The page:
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A Farmer Far Afield – A House is A House, Part 2

by John Mattingly

Editor’s Note: Part 1 of this series ran in the May 2008 Colorado Central Magazine.

Last month, Hal Walter described a rural-residential real estate situation in the greater Wet Mountain Valley that is mirrored to the west in the greater Moffat-Crestone region. The class of homes for sale ranges from a single-wide mobile home on a few acres to a super-sized custom home on a tastefully landscaped developed lot. There also are a lot of double-wides on 35 to 500 acres, few with any farmland or substantial water rights. Though different in appearance, the residences share the common element of being for sale in a market that is more like a morgue. A significant number of homes are simply abandoned and empty.

In addition to the forces and factors mentioned by Mr. Walter, I’d like to suggest there are a couple of things at work in this crisis that aren’t as obvious as the weeds growing up around the front doors.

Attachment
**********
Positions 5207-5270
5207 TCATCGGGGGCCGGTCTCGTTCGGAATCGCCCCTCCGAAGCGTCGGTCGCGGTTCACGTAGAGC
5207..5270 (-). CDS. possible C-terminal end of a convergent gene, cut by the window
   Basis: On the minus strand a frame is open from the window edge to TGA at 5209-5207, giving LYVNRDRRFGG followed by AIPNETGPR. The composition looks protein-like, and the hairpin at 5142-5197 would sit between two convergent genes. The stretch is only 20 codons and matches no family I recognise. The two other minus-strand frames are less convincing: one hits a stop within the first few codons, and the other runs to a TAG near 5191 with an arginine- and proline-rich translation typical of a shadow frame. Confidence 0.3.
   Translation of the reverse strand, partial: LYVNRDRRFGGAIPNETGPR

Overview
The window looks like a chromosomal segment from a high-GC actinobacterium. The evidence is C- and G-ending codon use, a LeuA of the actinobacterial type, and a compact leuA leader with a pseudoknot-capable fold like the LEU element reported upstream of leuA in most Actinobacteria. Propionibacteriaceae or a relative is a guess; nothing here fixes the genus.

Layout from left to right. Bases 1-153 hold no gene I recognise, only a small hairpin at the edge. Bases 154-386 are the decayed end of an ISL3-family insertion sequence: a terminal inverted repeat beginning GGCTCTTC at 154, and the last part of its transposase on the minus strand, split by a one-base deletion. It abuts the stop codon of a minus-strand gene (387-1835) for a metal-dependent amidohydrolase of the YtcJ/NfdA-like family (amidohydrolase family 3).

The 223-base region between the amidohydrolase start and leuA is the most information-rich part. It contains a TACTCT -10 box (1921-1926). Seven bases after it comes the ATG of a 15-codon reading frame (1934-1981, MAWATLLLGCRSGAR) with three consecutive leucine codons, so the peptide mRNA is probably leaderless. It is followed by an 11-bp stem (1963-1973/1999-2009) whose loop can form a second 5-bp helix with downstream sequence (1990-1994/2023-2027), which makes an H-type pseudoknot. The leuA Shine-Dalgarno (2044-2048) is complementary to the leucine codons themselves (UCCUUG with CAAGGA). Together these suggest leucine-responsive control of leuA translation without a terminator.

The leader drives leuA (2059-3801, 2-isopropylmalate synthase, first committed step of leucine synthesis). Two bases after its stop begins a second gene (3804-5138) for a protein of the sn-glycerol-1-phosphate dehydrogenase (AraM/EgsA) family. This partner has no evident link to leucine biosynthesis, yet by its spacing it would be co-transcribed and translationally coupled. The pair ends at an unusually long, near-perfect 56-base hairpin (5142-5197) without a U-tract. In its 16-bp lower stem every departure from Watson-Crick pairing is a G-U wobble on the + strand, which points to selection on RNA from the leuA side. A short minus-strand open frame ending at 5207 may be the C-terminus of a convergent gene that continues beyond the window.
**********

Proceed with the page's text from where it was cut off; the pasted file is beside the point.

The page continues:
1. Credit and an expanding middle class. Prior to the Great Depression, fewer than 25 percent of U.S. citizens owned their own home. Worldwide, the percentage was even less. Homes and apartment complexes were owned by a residual nobility (the old First Estate), or “an industrial aristocrat,” as my grandfather called his landlord. Following labor riots in the early 1930s, Congress passed the National Housing Act in 1934 which created the Federal Housing Association (FHA). The Act regulated mortgage interest rates, opened the door for the secondary market (Fannie Mae and Freddie Mac) and changed the criteria of loan appraisal, placing 60% of the value on relative economic stability and protection from adverse influences, which made it considerably easier to get a loan.

The rationale underlying FHA, it may be hypothesized, was to get the working class to invest in the capitalist system through the single family home, thus mollify proletarian discontent. It worked. If a worker owned a home in which his or her family resided, and on which there was a mortgage, the worker had both an obligation and something to lose, a combination that made workers less likely to riot, or even complain.